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Iowa and New Hampshire in 2008

Wednesday, 14 December 2005 12:00 AM

Here come Iowa and New Hampshire.

It should surprise almost no one who pays attention to such things to learn that the two states that prize their status as the first in the nation every four years in the presidential sweepstakes last week beat back the most recent challenge to their reign and will dominate once again in 2008. Meeting in Washington last Sunday, a Democratic commission rejected last-minute efforts to force Iowa and New Hampshire to delay their contests, or to allow other states to move earlier, in favor of a far more modest proposal that will essentially change nothing.

Iowa still has the first caucus. New Hampshire still has the first primary. Both will happen in January 2008, just as four years ago, one week apart. The only difference is that one or two states may be able to have a caucus in the week after Iowa, and one or two in the week after New Hampshire – if any can get it together to move, and if anybody pays attention.

But for all intents and purposes, the process can be expected to play out very much like last time. The impetus for the commission – to take on the power of the two small states that dominate – failed to come to much.

"We're proposing an incremental solution that is neither radical nor trivial," said Rep. David Price, a co-chairman with Alexis Herman of the commission and a longtime veteran of these rules wars. It was 20 years ago that Chuck Manatt, a former Democratic chairman, tried to take on Iowa and New Hampshire – without success. The truth is the New Hampshire and Iowa Democrats – and Republicans – simply would ignore the party if they tried to do anything else and hold their contests anyway, and what candidate could afford to ignore them? None, so long as the media come.

Iowa and New Hampshire have never been about delegates, after all. It's all about media and momentum. If the cameras come, so will the candidates.

The calendar has implications for both Democrats and Republicans. It means that the process at the beginning tends to be very white, with less involvement by unions and minorities – no big cities, no political machines.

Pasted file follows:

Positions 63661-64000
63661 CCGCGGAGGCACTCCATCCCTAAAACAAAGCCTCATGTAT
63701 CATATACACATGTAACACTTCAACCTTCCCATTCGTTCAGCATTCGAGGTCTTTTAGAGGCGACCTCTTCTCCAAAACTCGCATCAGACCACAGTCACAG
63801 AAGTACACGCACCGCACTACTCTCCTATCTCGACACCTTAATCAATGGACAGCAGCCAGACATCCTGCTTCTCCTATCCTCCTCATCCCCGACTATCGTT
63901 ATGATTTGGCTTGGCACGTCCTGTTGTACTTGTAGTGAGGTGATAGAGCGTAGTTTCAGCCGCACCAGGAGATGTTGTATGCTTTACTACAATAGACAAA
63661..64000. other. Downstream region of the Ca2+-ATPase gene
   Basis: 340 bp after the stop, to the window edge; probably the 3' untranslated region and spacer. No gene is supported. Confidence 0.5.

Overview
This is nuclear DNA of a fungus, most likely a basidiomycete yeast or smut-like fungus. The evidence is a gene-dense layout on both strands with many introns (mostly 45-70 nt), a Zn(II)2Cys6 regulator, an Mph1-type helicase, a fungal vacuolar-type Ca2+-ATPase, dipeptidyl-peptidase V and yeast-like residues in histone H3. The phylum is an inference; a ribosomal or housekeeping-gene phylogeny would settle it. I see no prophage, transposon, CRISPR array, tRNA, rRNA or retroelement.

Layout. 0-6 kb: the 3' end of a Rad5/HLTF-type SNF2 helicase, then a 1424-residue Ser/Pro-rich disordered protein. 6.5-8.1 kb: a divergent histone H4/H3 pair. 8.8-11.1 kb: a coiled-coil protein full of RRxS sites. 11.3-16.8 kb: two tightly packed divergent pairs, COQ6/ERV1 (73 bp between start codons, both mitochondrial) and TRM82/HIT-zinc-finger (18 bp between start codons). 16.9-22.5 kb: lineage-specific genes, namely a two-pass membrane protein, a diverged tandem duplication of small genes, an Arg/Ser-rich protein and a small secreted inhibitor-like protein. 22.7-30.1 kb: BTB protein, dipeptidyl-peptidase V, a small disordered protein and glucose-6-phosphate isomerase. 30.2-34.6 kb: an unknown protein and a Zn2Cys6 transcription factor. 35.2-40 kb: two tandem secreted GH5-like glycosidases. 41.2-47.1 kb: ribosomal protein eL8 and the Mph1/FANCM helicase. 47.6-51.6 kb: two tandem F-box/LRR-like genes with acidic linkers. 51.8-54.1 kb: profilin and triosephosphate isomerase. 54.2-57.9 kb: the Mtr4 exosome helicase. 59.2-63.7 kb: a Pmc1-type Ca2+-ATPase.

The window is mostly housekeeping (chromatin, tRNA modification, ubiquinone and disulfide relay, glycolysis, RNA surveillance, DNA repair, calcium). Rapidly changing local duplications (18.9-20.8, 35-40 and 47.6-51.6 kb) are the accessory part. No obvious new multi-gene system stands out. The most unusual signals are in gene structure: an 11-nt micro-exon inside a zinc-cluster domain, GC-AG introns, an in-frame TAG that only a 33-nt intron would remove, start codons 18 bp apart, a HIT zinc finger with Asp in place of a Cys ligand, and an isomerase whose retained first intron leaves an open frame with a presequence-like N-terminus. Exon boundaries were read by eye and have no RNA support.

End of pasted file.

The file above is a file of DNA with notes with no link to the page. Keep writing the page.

On social issues, Iowa is traditionally either very liberal or very conservative; on foreign policy, the same is true. That is why John McCain skipped Iowa last time, and may do so again, dangerous though that is. New Hampshire tends to be more moderate on the Democratic side, with a traditional conservative streak on the Republican side. If you're Rudy Giuliani and you're looking for a base, a state when you can score early, New Hampshire looks better than Iowa, but Michigan – the state that was, on the Democratic side, the big challenger to Iowa and New Hampshire – looks better than either of them. Sorry, Rudy. Slipped through your fingers.

That is the ultimate irony of these games. The Republicans may have more to lose than the Democrats.

Technically, of course, it's possible for the two parties in the same state to pick their delegates on different days, and occasionally they do. But most of the time, Democrats and Republicans hold their contests on the same day. So if the Michigan Democrats had moved up, as they wanted to, so would the Michigan Republicans.

What was really at stake in the attack on New Hampshire and Iowa was less the nomination of Hillary Clinton, a campaign and an idea so big that it is likely to live or die on much more than the order of states, but the prospects of any number of Republicans who may end up being far more sensitive to the calendar and how it plays out than Democrats are this time around.

Those with the most to fear this time from Iowa and New Hampshire may not be Democrats at all. The polls show McCain and Giuliani with the lead among Republicans as a whole. But Republicans as a whole don't select the nominees. Some Republicans have much more clout than others, beginning with those who live in Iowa and New Hampshire. And it may turn out that the continued dominance of those two states will have a far greater impact on the Republican contest than on the Democratic one, with the GOP front-runners having more trouble finding their base in those early states than Hillary does.

COPYRIGHT 2005 CREATORS SYNDICATE INC.

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Here come Iowa and New Hampshire. It should surprise almost no one who pays attention to such things to learn that the two states that prize their status as the first in the nation every four years in the presidential sweepstakes last week beat back the most...
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